Indeed, if the economist, and for that matter the practical man of business, desires to observe the whole process of inflation as caused by high Government expendi- ture in full operation, I think he will have exceptional opportunities in the months which lie ahead. The process can be very simply described. The Government, in the opinion of most bu.siness men, have committed—more especially since the Armistice—three cardinal errors which are now costing us dearly. In the first place, they failed to economize in time ; in the second place, much of their expenditure, in the shape of doles and so on, has been of a character directly ministering to slackness of labour, if not to actual strikes ; and in the third place, the clinging to bureaucratic rower has acted as a restraint upon all private enterprises. As a consequence of the continued extravagance in national expenditure, with its inevitable high taxation, industrial activities were deprived of resources which should have been available to finance them, and that circumstance hastened and accentuated trade depression. Then, as a result of one form of the expenditure—namely, the doles and other subsidies and concessions to labour—a slackness was encouraged which culminated in the great strike move- ments. Finally, as a direct consequence of the coal strikes, not only has revenue declined, but Government expenditure has increased in various ways, including the larger amounts to be paid to the railways, and only this week we have had a Supplementary Estimate for £62,000,000. This makes a total of such estimates presented since the Budget of nearly £90,000,000, and it is believed there is more to come. In fact, it is clear that the deficit for the current year will be a formidable one, and that it will be met by borrowing. Inasmuch as the public is indis- posed to absorb Government loans, this means that most of the borrowing will be in the form of Treasury Bills and Ways and Means Advances, which borrowing in its turn will create fresh credits and add to the inflationary move- ment. This may be the more serious because already there are signs of a rise rather than a further fall in the cost of living ; the price of foodstuffs has been affected by the drought and other circumstances, while despite lower wages to the miners and a subsidy of /10,000,000 from the State, household coal is higher than before the strike, and there has been no reduction whatever in prioes of fuel for industrial purposes. How, under such circum- stances, we are to get an early and healthy revival in trade based on cheaper production it is rather difficult to see, though if only production could be cheapened there are not wanting signs of some stirrings of life in certain trades, a good point being the rally in the Eastern exchanges. While on this subject of cheaper production, and especially as it is concerned with labour, I would like to refer to the many letters which have reached me from readers of these columns, who seem, for the most part, to be in agreement with regard to some of the points I have raised concerning wages and production. "How we can be expected to recover our trade (particularly our export trade)," writes a correspondent with regard to one particular industry, "upon the basis of wages demanded and now agreed to for a considerable period passes my comprehension." He then gives me particulars showing the enormous increase in wages when compared with the pre-war period, combined, moreover, with considerably shorter hours, and then adds :- "Thus, with raw material practically at pro-war price, our chance of competing in neutral markets is remote. Every ono agrees that the condition of the worker must be improved as compared with pre-war, but, as you so ably put it, the worker must make some temporary sacrifice as well as the employer until production has boon increased. I trust you may be able to assist us in solving this problem. Personally, my only hope is to got back to tho old 'intimate touch' between master and man. I would like to say to my workpeoplo : Look here, you want so much per hour. I can only afford to give you so much, and that upon conditions you work more hours weekly. If you agree to this we can secure some business, and if at the end of the year's working the results show that I can afford to give you the amount asked for, you shall have it with an extra bonus of 5 per cont.' The trade unions, however, prevent anything like heart-to-heart talks with your people, so this idea must be classed as Utopian. The only alternative, in my humble opinion, is the repeal of the Trades Disputes Act, and a Govern- ment strong enough to keep order and protect willing workers. Our workpeople, taken individually, are a decent, sensible lot, but in the hands of agitators of the windbag typo they are impossible."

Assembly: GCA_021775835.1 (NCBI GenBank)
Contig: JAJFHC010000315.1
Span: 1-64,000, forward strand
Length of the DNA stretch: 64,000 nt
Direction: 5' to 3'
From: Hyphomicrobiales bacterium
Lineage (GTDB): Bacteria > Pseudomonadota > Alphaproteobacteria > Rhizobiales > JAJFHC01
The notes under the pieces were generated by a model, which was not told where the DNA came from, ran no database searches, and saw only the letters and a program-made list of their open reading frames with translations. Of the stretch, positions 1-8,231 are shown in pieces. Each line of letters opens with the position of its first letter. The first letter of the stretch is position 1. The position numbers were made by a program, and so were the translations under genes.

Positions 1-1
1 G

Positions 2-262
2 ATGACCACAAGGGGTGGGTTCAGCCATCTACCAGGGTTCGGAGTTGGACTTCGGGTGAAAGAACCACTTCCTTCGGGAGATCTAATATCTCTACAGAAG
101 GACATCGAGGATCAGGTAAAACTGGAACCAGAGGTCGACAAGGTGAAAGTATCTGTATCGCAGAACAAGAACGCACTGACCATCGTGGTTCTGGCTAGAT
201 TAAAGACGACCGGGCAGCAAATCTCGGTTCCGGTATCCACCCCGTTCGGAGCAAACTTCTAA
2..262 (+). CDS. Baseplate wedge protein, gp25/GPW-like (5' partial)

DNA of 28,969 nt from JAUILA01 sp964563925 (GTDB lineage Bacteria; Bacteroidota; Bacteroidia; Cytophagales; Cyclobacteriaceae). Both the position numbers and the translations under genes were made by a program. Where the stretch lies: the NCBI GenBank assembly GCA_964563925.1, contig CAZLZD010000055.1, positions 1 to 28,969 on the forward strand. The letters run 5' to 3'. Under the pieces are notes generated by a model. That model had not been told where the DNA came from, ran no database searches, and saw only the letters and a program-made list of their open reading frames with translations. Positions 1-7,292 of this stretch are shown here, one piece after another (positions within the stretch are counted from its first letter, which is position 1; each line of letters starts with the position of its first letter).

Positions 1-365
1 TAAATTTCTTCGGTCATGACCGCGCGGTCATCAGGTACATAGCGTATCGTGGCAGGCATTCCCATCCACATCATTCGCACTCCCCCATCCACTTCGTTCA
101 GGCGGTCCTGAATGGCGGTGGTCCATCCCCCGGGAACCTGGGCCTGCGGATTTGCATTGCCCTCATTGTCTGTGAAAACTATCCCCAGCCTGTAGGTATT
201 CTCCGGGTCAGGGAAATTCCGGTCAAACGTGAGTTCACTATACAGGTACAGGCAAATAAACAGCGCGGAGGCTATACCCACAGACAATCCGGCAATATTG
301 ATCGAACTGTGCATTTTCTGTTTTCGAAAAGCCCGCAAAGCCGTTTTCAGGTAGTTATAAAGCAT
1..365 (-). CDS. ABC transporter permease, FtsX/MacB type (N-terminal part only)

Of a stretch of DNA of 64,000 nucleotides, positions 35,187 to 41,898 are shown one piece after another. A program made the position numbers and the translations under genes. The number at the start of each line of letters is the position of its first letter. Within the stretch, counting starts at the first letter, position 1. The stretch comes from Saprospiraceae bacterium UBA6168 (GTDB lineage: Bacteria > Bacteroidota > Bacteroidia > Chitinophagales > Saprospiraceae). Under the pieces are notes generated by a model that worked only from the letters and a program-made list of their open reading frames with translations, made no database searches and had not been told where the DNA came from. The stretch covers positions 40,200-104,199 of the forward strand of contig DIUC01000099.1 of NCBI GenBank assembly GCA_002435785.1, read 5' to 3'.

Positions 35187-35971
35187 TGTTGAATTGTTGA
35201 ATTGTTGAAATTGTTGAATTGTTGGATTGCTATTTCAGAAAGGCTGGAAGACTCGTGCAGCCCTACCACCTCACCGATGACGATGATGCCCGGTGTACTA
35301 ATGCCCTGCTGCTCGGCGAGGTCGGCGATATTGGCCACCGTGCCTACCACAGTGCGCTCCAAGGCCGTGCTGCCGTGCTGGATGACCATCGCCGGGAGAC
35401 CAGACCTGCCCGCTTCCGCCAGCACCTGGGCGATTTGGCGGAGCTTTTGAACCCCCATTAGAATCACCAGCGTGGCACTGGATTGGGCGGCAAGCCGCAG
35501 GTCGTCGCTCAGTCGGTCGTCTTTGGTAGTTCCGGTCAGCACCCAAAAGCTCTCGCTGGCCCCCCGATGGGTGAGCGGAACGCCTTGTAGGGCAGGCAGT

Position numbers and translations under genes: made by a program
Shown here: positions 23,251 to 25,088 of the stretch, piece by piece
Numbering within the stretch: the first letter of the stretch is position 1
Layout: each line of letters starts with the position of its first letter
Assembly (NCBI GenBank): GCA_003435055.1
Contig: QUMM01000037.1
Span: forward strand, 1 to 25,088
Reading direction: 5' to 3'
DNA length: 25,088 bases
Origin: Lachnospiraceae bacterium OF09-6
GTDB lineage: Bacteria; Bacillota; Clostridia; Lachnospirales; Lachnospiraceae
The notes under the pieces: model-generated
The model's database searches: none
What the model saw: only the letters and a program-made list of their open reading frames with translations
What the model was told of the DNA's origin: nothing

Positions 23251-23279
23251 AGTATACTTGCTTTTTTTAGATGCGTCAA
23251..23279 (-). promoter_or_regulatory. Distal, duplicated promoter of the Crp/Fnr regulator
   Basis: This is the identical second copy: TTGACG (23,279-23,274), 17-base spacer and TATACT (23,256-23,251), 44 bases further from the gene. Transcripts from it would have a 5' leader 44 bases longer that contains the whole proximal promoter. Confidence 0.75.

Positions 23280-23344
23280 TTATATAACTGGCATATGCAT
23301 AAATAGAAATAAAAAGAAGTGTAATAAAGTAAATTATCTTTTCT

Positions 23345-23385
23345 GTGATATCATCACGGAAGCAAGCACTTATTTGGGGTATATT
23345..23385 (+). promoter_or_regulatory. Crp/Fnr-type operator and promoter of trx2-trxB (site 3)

I fancy that my correspondent's views will find approval in many quarters, and unquestionably the repeal of the Trades Disputes Act should have followed the recent strike epidemics, culminating in the two great coal strikes as surely as day follows night. Needless to say, however, there is not the slightest sign of any strong movement in that direction.

Dealing with things in their order, however, undoubtedly first place must be given to the question of the national expenditure itself, because it is at the root of everything, and in this connexion I would draw your attention to the important meeting convened at the Mansion House last Tuesday by the National Union of Merchants and Manufacturers, at which speakers such as Mr. Walter Leaf, of the London County Westminster and Parr's Bank, Mr. Lionel Holland, and Sir Hugh Bell emphasized the vital need for economy on the part of the Government and for thrift and industry on the part of all sections of the community. Mr. Leaf pleaded specially for closer co- operation between classes and between Capital and Labour, while Mr. Lionel Holland declared that the destruction of capital during the war, which had been upon a scale unexampled in history, would only be repaired by increased production and the most rigid economy. He evoked great applause from his hearers when, after deprecating Government control over industry and enterprise, he affirmed that " there was only one thing more to be dreaded than individual idleness, and that was State activity." Unfortunately, however, in the brief economy debate in the House on Tuesday there were few indications of determination on the part of the Government in the direction of really drastic economy. Nor, in considering the question of Government control of and interference with the individual financial and industrial affairs of the community, is it possible to omit reference to this control and this interference as it is expressed in legislative measures in the direction of Protection. Indeed, the anti-dumping Bill has occa- sioned something like consternation in the minds of many bankers and business men. Not only do the details of the Bill reveal appalling confusion of thought and suggest infinite possibilities in the direction of general trade restriction, but it is felt that, apart perhaps from some few special directions where conceivably a trade may need to be protected against special dumping, there was never a time when the situation called for greater freedom in international trading than now. Indeed, we recognize this fact readily enough when, in observing America's protective tendencies, we ask how that country can possibly expect Great Britain and the other nations of Europe to defray their indebtedness to the United States if the people of America are determined almost to exclude the imports of European goods. Moreover, we know perfectly well that unless the present demoralized condition of the exchanges is corrected by the debtor nations being able to discharge their obligations through a free exchange of goods and services, those demoralized exchanges must in their turn tend to hamper international business at every turn. When, therefore, the City pleads for the removal of all Government restrictions in matters pertaining to the trade of the country, it should be understood that for the most part these protests also cover the movement in the direction of Protection which is held to be inconsistent with the cardinal requirements of the situation.—I am, Sir, yours